The marbled corridors of the venerable Tribunal of Justice in downtown Santiago, deadly silent during the years of the military dictatorship, are now filled with the bustle of lawyers, clerks, police detectives and ministers pursuing past crimes of state. Chilean judges are not known for giving press conferences, but on December 13 several dozen reporters from local and international news organizations were waiting when Judge Juan Guzmán stepped out of his office at 1:35 pm after filing his decision on prosecuting Gen. Augusto Pinochet.
“Pinochet has been declared mentally fit to undergo criminal investigation,” Judge Guzmán told the large crowd, which included victims of repression and their families. He then announced that he had ordered Pinochet placed under house arrest and indicted for nine disappearances and one murder relating to Operation Condor–a Chilean-led consortium of secret police agencies that conducted hundreds of acts of state-sponsored terrorism in the Southern Cone and around the world in the mid- and late 1970s. Gasps echoed through the hall, then a ripple of applause, and then the sound of shrieks and tears as those who had lost husbands and wives, fathers and mothers, sons and daughters, during Pinochet’s seventeen-year regime reacted. When the Chilean Supreme Court announced on January 4 that it had rejected Pinochet’s appeal of Guzmán’s ruling, mayhem once again broke out in the same hall.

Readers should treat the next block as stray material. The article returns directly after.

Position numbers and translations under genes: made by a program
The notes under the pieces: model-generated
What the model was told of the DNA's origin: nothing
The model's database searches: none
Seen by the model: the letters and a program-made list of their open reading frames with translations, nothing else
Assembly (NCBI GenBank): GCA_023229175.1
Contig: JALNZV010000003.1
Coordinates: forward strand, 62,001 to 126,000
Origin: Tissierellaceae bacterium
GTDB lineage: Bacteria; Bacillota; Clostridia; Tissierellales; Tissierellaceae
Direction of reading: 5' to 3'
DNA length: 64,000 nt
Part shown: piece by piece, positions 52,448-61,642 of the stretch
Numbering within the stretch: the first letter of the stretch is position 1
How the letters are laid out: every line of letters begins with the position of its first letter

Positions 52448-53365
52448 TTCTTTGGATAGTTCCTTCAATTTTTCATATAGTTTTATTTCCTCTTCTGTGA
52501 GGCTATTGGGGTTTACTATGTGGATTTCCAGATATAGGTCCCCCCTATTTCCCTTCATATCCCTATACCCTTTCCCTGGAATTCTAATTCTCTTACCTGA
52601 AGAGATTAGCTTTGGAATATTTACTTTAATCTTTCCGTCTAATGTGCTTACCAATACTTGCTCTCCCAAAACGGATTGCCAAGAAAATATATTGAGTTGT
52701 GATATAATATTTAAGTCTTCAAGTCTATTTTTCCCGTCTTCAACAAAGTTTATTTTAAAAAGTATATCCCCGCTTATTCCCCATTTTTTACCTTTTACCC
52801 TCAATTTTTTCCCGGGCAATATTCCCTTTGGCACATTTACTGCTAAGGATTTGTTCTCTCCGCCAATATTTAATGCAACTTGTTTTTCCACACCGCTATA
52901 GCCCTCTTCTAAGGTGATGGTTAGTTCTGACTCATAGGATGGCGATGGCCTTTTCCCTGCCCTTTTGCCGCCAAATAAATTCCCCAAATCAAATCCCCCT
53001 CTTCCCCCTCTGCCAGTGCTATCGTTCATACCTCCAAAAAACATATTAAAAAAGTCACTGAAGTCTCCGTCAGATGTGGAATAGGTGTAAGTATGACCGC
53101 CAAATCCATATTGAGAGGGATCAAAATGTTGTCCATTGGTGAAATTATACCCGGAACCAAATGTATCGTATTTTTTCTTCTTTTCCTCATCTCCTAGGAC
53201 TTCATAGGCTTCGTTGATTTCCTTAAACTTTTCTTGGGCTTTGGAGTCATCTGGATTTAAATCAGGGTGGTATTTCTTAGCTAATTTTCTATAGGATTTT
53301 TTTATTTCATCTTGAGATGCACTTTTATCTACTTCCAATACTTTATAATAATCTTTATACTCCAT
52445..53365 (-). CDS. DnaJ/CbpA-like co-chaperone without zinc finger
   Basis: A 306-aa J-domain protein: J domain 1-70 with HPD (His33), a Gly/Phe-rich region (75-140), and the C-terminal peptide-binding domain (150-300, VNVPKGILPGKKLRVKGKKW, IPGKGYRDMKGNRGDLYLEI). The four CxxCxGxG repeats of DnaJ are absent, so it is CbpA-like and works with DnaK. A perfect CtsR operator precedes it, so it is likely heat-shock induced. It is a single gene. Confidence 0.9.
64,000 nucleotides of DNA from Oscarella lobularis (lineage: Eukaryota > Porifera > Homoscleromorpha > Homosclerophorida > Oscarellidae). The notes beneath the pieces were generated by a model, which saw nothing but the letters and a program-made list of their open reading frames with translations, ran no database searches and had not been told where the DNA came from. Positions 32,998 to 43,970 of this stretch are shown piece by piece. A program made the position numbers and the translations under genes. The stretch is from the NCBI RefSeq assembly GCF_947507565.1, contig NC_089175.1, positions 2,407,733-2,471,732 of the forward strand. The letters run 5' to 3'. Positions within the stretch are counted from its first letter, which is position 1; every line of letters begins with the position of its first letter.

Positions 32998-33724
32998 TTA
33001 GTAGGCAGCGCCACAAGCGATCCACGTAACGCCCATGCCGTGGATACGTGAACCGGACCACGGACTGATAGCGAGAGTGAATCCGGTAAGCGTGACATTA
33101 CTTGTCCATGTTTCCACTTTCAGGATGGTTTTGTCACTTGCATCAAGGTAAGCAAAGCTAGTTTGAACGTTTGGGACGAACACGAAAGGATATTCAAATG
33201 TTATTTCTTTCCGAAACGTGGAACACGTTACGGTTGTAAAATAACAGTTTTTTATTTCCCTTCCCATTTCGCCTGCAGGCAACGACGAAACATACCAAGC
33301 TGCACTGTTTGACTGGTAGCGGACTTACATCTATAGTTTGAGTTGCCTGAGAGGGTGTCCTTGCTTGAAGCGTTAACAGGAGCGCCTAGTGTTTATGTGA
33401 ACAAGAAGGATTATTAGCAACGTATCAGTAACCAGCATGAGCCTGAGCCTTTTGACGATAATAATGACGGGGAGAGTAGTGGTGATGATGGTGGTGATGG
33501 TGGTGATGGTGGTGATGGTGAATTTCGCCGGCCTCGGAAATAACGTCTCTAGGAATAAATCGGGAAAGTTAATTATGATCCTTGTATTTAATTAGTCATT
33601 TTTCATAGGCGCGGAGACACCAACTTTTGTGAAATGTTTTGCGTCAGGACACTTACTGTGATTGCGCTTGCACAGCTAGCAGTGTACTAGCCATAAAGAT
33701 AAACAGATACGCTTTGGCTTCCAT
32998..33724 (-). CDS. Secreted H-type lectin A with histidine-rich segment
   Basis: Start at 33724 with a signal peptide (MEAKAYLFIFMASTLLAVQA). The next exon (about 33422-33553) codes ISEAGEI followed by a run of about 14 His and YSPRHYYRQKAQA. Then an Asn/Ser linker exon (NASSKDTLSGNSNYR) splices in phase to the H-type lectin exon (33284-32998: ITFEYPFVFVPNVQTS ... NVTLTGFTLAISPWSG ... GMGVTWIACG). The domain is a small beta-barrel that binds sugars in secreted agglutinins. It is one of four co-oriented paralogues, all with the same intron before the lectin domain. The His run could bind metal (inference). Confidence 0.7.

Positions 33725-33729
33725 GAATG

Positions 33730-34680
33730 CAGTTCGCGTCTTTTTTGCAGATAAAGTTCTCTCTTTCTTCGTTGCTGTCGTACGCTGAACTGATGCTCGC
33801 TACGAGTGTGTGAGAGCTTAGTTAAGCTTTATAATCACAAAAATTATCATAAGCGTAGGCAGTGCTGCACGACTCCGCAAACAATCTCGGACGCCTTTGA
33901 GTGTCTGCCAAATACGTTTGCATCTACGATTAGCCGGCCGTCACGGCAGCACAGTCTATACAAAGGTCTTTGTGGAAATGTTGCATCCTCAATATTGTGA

The indictment has the most immediate meaning for those directly touched by the actions of Pinochet’s military. For the relatives of those missing and murdered, and those who survived the torture camps, the Pinochet prosecution is a vindication of their efforts to keep the cause of truth and justice alive in a society that has largely preferred to dismiss, rather than confront, Chile’s dark past. Coming the same week that the Chilean Congress was finalizing a law that would provide a modest monthly payment as compensation to thousands of people imprisoned and tortured during the Pinochet era, it offered a far more important moral reparation to these victims: the possibility that Pinochet would actually be judged.
The decision to prosecute Pinochet comes amid a flurry of activity around the cause of human rights. Since November, almost every day has brought a groundbreaking legal ruling, new indictment, dramatic announcement or event that has maintained the focus of the nation on the horrors of the past. The debate on whether and how to redress the human rights crimes of the Pinochet era–a debate long repressed by the Chilean military, right wing and post-Pinochet civilian governments–has escalated exponentially. “This is a Pandora’s box,” says Elizabeth Lira, one of Chile’s leading psychologists and a member of the national commission that recently compiled a massive report on torture by Pinochet’s forces. “I don’t know where it stops.”